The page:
This is not the way government officers in India look at ICT in education. Over the years, they have treated the computer as a device that can make the teacher dispensable, even disposable. Millions of rupees have been spent on equipping schools with computers and millions more have been saved by reducing expenditure on teacher recruitment, emoluments, and training. The administrators responsible for educational planning and implementation have no idea or vision of their own, and they seldom stay in their post long enough to witness the consequences of their decisions.

When it comes to preparing children and teachers for the problems and demands that the digital environment poses for education, India’s policies seem to be unabashedly romantic. Purchase and supply of technology to schools appear to be the only challenges the government worries about. At what age children need introduction to ICT and how their progress is to be guided have received considerable attention in national-level resource institutions, but who cares for their advice? In the States, directorates do as they wish or as the Ministers wish. New equipment has been conventionally valued for its toy value. The market, in any case, perceives schools as a legitimate target for bulk sales.

So, we now have schools without water in their toilets but CCTVs fitted all over. Conventional resources like maps and libraries receive no attention anymore. The new-age administrators believe that the Internet can address all pedagogic needs. They do not understand curriculum policies or examination reforms. Nor do they appreciate the progressive initiatives taken under the Right to Education (RTE) law. The Delhi government is busy deleting chapters from textbooks and the Rajasthan government is ready with an amendment to the RTE so that its provision for no-detention can be dropped. In the middle of such determination, it is difficult indeed to imagine that the OECD study will receive any attention in India. Yet, it is just as relevant for us as for any other country. It reminds us that learning at school needs sober planning. It also points out that some of the most popular ideas and assumptions of our time require further reflection and fine-tuning. This advice is, of course, not new. Teachers and educational theorists all over the world have been counselling caution for years. How the new digital order affects childhood is a subject no one can claim to know or understand fully. The OECD study asks us to reflect on both the potential and limitations of the new tools now available for learning and teaching.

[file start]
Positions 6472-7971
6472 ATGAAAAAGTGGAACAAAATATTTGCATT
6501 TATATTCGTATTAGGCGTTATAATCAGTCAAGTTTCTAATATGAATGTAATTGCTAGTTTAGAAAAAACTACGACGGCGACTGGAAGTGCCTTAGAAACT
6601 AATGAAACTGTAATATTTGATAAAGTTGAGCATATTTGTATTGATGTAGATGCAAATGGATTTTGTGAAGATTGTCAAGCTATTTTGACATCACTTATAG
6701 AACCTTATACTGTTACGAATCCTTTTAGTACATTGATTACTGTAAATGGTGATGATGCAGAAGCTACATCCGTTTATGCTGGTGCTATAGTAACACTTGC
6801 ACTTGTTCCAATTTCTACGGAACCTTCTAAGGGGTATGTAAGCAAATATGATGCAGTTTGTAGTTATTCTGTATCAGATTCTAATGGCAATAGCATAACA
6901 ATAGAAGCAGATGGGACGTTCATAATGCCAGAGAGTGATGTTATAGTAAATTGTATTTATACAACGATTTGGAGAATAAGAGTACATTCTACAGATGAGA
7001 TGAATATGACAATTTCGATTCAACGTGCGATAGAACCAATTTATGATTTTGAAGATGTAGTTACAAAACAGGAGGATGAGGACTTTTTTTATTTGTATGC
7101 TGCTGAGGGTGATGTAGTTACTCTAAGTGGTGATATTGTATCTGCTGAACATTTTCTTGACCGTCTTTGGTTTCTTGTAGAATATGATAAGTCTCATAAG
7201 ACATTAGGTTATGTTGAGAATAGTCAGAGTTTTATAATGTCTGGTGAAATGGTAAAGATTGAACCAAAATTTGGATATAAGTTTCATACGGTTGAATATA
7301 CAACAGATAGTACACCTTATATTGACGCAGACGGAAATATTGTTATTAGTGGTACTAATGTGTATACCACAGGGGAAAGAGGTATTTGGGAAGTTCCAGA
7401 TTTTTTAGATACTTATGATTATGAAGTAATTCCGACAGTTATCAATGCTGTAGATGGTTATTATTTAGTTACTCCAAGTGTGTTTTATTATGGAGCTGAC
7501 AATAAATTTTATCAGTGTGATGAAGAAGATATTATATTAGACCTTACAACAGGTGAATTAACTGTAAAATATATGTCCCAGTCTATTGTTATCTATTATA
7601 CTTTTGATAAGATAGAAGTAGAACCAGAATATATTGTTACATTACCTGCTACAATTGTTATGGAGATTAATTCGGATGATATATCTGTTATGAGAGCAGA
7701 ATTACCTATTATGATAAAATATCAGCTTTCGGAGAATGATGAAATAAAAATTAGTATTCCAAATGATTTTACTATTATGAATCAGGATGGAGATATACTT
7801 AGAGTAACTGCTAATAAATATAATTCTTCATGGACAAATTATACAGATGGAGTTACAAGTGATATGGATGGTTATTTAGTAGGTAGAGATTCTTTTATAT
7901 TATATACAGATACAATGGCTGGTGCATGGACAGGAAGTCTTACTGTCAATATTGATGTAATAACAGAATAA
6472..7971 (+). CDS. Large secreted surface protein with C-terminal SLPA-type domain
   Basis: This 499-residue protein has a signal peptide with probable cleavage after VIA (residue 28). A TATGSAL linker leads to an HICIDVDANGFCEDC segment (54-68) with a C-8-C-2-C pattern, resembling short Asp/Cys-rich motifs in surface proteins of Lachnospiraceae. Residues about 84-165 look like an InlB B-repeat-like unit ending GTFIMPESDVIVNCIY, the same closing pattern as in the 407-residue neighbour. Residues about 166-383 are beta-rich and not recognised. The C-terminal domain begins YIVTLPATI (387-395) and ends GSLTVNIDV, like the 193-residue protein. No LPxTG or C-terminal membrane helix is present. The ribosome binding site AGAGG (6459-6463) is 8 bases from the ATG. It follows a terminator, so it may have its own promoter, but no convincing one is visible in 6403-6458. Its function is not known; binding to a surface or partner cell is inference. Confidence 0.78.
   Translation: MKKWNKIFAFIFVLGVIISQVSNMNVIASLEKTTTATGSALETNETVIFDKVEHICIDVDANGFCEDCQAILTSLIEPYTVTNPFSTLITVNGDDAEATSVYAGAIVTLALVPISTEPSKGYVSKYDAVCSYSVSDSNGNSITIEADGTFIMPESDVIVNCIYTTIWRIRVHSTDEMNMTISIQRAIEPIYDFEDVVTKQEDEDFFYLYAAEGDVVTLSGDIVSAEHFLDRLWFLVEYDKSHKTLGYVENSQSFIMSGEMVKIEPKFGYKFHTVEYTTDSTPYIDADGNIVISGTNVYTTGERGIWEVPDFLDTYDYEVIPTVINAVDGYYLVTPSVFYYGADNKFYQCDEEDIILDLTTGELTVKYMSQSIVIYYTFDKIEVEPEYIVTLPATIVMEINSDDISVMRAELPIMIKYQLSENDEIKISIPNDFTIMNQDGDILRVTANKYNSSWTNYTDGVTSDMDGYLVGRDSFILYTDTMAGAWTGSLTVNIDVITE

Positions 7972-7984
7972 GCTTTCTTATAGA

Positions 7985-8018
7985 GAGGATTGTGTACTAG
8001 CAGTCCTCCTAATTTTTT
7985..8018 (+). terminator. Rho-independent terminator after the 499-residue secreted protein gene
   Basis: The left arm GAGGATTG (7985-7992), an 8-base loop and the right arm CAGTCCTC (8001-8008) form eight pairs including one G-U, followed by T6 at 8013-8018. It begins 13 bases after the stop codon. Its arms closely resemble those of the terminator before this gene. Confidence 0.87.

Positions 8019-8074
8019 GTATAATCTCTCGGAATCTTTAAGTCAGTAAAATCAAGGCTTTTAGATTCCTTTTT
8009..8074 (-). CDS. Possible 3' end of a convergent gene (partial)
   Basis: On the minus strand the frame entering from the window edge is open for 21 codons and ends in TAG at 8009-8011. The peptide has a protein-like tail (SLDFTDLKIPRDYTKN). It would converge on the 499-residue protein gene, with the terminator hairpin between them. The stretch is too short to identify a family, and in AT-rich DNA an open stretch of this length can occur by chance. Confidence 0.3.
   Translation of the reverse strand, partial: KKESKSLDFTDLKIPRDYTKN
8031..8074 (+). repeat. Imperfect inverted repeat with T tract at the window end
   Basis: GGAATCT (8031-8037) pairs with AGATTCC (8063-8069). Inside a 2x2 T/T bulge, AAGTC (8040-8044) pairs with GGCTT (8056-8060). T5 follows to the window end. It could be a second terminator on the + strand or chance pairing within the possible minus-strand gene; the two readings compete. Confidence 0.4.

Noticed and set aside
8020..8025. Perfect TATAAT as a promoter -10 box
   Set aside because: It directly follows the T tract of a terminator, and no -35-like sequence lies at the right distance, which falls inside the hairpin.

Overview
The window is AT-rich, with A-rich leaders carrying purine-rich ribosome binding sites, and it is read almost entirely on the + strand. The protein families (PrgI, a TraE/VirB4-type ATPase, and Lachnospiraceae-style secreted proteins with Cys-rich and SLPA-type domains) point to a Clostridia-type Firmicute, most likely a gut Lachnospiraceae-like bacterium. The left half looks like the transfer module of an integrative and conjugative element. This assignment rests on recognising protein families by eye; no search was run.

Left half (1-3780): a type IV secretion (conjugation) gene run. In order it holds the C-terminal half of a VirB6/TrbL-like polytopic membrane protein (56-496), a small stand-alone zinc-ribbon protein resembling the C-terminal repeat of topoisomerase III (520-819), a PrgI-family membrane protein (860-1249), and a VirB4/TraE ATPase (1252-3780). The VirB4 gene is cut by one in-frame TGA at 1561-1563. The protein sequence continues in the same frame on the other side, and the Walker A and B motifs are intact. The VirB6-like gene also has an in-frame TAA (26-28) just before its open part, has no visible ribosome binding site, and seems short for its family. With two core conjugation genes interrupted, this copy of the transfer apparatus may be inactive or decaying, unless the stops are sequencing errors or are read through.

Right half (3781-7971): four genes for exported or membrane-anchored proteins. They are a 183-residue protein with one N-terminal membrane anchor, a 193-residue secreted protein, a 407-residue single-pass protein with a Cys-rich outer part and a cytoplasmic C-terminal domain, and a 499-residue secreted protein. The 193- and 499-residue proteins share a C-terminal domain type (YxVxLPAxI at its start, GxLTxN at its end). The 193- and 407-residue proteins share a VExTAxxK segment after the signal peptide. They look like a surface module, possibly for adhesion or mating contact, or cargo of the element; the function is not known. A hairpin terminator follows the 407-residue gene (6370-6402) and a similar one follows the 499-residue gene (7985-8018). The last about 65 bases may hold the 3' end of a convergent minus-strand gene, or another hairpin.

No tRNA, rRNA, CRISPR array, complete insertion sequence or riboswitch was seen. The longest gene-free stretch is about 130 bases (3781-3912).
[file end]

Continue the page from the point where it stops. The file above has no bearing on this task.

Psychologists started to decipher the process of learning in childhood more than a hundred years ago. Jerome Bruner, arguably the most respected living psychologist today, wrote in an article a few years ago that a century of research on learning tells that we know very little about it. That means we need to be modest in our hopes, and substantially worried about the tumult our children are facing in a world that looks radically different from the one their parents know and live in.

( Prof. Krishna Kumar is professor of education at Delhi University and a former director of NCERT.)